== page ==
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There is not a genetic component to my breast cancer diagnosis which was triple negative invasive ductal carcinoma stage 3 & very aggressive. I am African American who was in good health, age 61. Should I have a bilateral masectomy?!?

Renla Session Profile
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anonymous

Learning About Breast Cancer 2 months
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  • Betti A Profile
    anonymous
    Survivor since 2013
    You need to gather all of the info you can and then discuss your options with your doctor(s). I had just turned 62 when I was diagnosed over 4 years ago. I chose a unilateral mastectomy, chemo, rads, and am now on a hormone blocker. When asked why I chose a unilateral rather than a bilateral mastectomy I tell them the other one was and still is healthy. I have a yearly mammogram on that breast, still see my Oncologist every 6 months, and my RT once a year. Everyone's cancer is unique to them hence a treatment plan is individualized. Take a deep breath and try to relax and you will be fine.
    2 months Comment Flag
  • Thumb avatar default
    anonymous
    Learning About Breast Cancer
    I had a lumpectomy in 2012 for low grade non invasive BC. In 2014 cancer returned in same breast so I had a double mastectomy with immediate reconstruction. Looking back & having more knowledge I would have had mastectomy first & avoided the other 2 surgeries. Being 46 & loosing your breast was a hard decision to make @ the time so lumpectomy made sense. At the end it's your decision. Anything aggressive I would look to remove. 🙏🏾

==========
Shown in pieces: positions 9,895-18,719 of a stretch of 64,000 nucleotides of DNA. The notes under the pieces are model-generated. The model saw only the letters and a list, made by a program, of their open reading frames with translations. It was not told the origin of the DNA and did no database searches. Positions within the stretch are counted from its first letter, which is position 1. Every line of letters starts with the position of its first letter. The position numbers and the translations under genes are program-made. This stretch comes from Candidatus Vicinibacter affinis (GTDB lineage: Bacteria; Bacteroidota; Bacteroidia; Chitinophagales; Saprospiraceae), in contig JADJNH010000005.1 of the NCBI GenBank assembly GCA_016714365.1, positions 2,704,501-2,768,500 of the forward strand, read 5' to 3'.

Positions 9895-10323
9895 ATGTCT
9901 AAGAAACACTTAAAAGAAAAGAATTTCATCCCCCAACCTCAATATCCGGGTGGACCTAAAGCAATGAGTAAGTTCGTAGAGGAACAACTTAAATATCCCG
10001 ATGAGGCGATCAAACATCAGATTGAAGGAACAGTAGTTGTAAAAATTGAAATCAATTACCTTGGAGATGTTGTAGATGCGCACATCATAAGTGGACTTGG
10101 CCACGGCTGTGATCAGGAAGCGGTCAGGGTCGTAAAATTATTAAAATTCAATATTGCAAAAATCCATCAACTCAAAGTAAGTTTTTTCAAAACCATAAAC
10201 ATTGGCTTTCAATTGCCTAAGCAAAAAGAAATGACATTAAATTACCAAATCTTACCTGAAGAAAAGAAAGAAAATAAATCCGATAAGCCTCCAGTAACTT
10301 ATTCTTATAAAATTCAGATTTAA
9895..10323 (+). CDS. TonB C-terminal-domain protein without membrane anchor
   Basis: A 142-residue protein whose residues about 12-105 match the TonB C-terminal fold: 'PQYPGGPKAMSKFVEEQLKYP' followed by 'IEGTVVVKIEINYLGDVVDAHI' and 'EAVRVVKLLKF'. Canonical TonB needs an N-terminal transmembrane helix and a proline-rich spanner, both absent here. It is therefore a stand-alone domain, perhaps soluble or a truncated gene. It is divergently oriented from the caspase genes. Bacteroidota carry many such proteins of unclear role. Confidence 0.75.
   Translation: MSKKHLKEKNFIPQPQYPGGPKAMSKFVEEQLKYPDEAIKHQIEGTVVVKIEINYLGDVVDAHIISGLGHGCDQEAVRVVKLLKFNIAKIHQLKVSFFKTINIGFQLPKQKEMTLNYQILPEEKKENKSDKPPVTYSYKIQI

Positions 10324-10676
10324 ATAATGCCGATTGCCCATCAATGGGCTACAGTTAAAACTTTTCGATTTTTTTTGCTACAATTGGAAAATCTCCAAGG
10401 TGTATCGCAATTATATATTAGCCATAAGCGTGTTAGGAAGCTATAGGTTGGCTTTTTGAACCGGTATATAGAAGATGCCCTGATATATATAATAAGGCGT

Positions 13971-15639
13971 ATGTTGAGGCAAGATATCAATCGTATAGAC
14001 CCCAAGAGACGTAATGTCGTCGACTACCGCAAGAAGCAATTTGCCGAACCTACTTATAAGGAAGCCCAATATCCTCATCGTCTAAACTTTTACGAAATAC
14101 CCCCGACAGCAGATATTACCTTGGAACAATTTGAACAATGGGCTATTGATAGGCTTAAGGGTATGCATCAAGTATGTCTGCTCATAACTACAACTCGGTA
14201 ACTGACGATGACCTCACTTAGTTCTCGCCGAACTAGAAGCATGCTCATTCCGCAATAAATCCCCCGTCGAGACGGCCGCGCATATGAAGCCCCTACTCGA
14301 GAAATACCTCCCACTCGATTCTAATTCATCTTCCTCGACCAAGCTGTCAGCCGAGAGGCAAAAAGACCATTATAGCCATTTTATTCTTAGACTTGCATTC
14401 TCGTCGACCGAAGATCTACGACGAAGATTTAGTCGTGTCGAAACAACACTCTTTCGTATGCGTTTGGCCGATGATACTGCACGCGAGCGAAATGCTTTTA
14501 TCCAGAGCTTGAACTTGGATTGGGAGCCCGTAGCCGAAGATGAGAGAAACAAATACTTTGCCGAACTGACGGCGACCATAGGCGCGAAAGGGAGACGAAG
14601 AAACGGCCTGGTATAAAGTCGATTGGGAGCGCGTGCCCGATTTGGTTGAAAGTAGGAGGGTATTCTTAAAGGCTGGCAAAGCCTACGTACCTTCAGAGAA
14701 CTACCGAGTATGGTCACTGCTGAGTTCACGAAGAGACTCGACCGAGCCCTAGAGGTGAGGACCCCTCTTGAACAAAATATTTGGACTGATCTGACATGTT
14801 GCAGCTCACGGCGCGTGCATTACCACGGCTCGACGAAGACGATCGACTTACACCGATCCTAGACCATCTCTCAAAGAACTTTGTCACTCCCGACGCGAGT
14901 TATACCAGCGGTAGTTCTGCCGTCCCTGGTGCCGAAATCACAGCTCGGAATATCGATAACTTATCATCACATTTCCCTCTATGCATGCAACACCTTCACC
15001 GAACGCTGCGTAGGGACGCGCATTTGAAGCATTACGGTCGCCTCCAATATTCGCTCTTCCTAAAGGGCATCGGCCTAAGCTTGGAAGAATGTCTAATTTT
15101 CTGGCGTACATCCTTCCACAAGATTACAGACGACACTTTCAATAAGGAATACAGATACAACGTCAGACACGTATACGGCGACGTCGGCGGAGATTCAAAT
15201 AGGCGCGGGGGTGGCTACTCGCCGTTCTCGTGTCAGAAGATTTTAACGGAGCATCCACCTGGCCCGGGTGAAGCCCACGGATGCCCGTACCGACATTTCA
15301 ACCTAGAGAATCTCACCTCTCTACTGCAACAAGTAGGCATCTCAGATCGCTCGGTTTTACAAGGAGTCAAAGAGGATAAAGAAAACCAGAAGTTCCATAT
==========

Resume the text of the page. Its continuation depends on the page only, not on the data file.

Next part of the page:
2 months Comment Flag
  • Jody F. Profile
    anonymous
    stage_3a Patient
    Yes go for it. Especially if aggressive. My chemo shrunk my tumor so my drs gave me decision of lumpectomy or mastectomy. I reluctantly chose lumpectomy (with reduction). I didn't have clean margins so had to get mastectomy week later. Better safe than sorry. Good luck !
    about 2 months Comment Flag
  • Misty Powers Profile
    anonymous
    Learning About Breast Cancer
    I was diagnosed in Feb with Invasive Medullary carcinoma, triple negative, stage 2 at the age of 36. A month later, I elected to have a bilateral mastectomy. It was a tough decision to make and come to terms with. But with my family history of cancer, I knew my answer. I also started the reconstruction process at the same time. It's definitely been a long road here, but I'm so glad that I made the decision that I did for me and eliminated as much of the risk of reoccurrence that I possibly could. I'm now half way in my chemo treatments and on the downhill slope.
    about 2 months Comment Flag
  • Thumb avatar default
    anonymous
    Survivor since 2013
    It really is a personal decision. I was first diagnosed with triple negative at the age of 54 in 2009 and had a unilateral mastectomy. I was stage 2 grade 3. I had a new primary cancer appear in the other breast in 2013. It did not spread, it was a new primary cancer which is rare I guess. Anyway, everyone is different but if I had to do it over again I would have gone with the bilateral mastectomy the first time since I had to do the mastectomy and chemo all over again. That doesn't mean the same would happen to you though. I am doing fine though. I was in great health too. I think just decide what you feel comfortable with and go for it. I wish you the best. It's incredibly scary at first. Once you get a plan, you'll feel better. I wish you the best.
    2 months Comment Flag

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